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Visualizing atoms of perovskite crystals



IMAGE: Methylammonium molecules (represented by a ball-and-stick model in the centre) in methylammonium lead bromide (CH3NH3PbBr3) can rotate. They favour specific orientations that lead to two types of surface structures…

Credit: OIST

Organic-inorganic perovskite materials are key components of the new generation of solar cells. Understanding properties of these materials is important for improving lifetime and quality of solar cells. Researchers from the Energy Materials and Surface Sciences (EMSS) Unit, led by Prof. Yabing Qi, at the Okinawa Institute of Science and Technology Graduate University (OIST) in collaboration with Prof. Youyong Li's group from Soochow University (China) and Prof. Nam-Gyu Park's group from Sungkyunkwan University (Korea) report in the Journal of the American Chemical Society the first atomic resolution study of organic-inorganic perovskite.

Perovskites are a class of materials with the general chemical formula ABX3. A and B are positive ions bound by negative ions X. Organic-inorganic perovskites used in solar cells are usually methylammonium lead halides (CH3NH3PbX3, where X is bromine, iodine, or chlorine). The OIST scientists used a single crystal of methylammonium lead bromide (CH3NH3PbBr3) to create topographic images of its surface with a scanning tunneling microscope.

This microscope uses a conducting tip that moves across the surface in a manner very similar to a finger moving across a Braille sign. While the bumps in Braille signs are a few millimetres apart, the microscope detects bumps that are more than million times smaller — atoms and molecules. This is achieved by the quantum tunneling effect — the ability of an electron to pass through a barrier. The probability of an electron passing between the material surface and the tip depends on the distance between the two. The resulting atomic-resolution topographic images reveal positions and orientations of atoms and molecules, and also provide a detailed look at structural defects in the surface.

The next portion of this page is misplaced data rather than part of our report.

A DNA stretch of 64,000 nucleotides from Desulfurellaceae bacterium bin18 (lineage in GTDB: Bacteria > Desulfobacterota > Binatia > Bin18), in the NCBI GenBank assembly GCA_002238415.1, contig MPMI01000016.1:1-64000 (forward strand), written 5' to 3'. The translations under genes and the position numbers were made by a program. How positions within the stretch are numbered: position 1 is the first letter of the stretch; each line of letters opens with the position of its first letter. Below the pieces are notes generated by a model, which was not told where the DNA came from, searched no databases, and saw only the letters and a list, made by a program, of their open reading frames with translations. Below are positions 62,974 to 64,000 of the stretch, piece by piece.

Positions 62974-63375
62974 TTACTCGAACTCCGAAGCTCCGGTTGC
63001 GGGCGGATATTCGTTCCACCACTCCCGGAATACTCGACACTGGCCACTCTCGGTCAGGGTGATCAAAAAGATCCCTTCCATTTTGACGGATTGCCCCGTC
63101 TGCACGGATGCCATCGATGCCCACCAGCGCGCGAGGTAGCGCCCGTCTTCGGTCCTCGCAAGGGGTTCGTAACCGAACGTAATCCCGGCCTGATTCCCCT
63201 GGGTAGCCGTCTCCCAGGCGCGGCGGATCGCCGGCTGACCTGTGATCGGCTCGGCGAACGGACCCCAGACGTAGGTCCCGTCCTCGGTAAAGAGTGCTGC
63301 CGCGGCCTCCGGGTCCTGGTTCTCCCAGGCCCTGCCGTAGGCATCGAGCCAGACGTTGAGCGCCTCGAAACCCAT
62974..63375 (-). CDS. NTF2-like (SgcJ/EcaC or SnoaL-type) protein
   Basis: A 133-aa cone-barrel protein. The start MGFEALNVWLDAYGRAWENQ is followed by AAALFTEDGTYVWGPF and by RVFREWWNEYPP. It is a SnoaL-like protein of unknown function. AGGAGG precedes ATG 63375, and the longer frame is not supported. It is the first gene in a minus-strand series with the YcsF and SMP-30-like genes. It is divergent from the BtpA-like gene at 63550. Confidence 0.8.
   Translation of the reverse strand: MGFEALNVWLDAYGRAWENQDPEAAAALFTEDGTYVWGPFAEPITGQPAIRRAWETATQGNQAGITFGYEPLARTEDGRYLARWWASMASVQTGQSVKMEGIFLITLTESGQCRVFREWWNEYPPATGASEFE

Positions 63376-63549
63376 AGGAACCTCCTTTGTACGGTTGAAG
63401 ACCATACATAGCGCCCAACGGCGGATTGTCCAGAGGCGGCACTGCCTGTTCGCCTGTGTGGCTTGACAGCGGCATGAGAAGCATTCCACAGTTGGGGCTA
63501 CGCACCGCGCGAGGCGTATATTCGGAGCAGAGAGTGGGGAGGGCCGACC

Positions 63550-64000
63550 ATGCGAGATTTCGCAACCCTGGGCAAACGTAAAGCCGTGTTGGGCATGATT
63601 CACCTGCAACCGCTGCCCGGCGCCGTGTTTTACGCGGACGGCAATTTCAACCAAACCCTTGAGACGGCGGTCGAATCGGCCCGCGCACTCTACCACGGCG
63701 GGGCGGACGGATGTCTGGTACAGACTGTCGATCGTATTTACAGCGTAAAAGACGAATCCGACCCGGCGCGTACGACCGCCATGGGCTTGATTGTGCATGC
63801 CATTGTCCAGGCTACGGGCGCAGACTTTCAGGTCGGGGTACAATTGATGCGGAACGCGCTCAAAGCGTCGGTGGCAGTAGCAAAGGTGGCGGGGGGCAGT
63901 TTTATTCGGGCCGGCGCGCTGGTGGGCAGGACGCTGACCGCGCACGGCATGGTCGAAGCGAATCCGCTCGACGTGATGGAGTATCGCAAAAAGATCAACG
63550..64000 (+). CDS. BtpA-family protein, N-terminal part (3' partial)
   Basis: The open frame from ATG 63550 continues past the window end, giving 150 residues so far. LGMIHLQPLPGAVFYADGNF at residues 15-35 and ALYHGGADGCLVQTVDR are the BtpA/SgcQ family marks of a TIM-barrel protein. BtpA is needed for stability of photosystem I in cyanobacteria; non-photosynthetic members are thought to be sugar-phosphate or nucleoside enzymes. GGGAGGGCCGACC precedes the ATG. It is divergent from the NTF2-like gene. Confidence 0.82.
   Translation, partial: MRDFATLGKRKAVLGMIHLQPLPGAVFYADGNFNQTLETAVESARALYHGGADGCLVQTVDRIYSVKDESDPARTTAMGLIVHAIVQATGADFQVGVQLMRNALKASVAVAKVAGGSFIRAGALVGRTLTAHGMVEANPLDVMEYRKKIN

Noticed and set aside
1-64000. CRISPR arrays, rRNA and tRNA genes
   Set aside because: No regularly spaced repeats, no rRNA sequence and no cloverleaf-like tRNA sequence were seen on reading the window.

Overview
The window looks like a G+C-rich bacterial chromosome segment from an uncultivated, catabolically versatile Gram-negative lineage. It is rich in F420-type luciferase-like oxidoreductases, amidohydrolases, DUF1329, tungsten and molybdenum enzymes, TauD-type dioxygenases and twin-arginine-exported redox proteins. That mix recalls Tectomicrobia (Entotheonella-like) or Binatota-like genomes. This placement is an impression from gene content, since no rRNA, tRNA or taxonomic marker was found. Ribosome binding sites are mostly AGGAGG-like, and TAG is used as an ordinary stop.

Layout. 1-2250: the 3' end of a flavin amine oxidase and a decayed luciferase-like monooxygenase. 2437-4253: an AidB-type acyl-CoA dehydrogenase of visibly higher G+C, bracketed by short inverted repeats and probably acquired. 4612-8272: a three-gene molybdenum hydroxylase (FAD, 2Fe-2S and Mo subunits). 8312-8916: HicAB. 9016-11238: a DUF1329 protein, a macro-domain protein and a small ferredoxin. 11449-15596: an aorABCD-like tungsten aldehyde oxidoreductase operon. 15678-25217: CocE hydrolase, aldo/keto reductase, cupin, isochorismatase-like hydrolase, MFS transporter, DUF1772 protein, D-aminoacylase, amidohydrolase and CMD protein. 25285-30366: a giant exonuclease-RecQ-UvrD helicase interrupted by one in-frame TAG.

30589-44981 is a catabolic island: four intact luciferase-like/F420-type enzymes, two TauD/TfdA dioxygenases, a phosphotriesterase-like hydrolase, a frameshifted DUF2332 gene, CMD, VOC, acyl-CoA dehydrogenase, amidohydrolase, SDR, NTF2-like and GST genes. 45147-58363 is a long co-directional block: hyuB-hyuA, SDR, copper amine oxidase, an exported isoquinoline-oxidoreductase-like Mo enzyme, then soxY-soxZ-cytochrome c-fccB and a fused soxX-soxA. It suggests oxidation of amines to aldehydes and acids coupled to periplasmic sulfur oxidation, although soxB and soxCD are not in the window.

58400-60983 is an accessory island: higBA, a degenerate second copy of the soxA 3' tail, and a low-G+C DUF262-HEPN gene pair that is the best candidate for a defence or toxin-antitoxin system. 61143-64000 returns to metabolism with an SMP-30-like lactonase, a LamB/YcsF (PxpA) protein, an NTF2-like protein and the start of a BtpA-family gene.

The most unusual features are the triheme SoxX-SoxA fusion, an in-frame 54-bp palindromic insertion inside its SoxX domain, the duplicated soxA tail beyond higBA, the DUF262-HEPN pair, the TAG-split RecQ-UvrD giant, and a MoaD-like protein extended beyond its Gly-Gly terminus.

"At room temperature atoms and molecules are quite mobile, so we decided to freeze the crystal to almost absolute zero (-269ºC) to get a good picture of its atomic structure," says Dr Robin Ohmann, a member of the EMSS Unit and the first author of the paper. The crystal was cut and studied in a vacuum to avoid contamination of the surface. Dr Ohmann's colleagues from Soochow University calculated atomic structures using principles of quantum physics and then compared them with scanning tunneling microscopy data.

The researchers discovered that methylammonium molecules can rotate and that they favour specific orientations that lead to two types of surface structures with distinctly different properties. Apart from rotation, these molecules affect positions of neighbouring bromine ions, further altering the atomic structure. Since the structure dictates the electronic properties of the material, the geometric positions of atoms are essential for understanding of solar cells.

Scanning tunneling microscope images also reveal local imperfections caused by dislocations of molecules and ions and, probably, missing atoms. These imperfections may affect device performance, for example, by changing electrical properties such as conductivity.

The structure of perovskite materials is temperature-sensitive and the observed structure of the frozen crystal might not be fully identical to the structure at room temperature. However, the comprehensive description of perovskite crystals at the atomic level paves the way to better understanding of their behaviour under real-life conditions. The current findings shed light on molecule-ion interplay on the surface of an organic-inorganic crystal and should help to improve designs of future solar cells. The next goal of the researchers is to examine interactions between perovskites and other molecules, for example water molecules that are known to interfere with the performance of solar cells.


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Kaoru Natori
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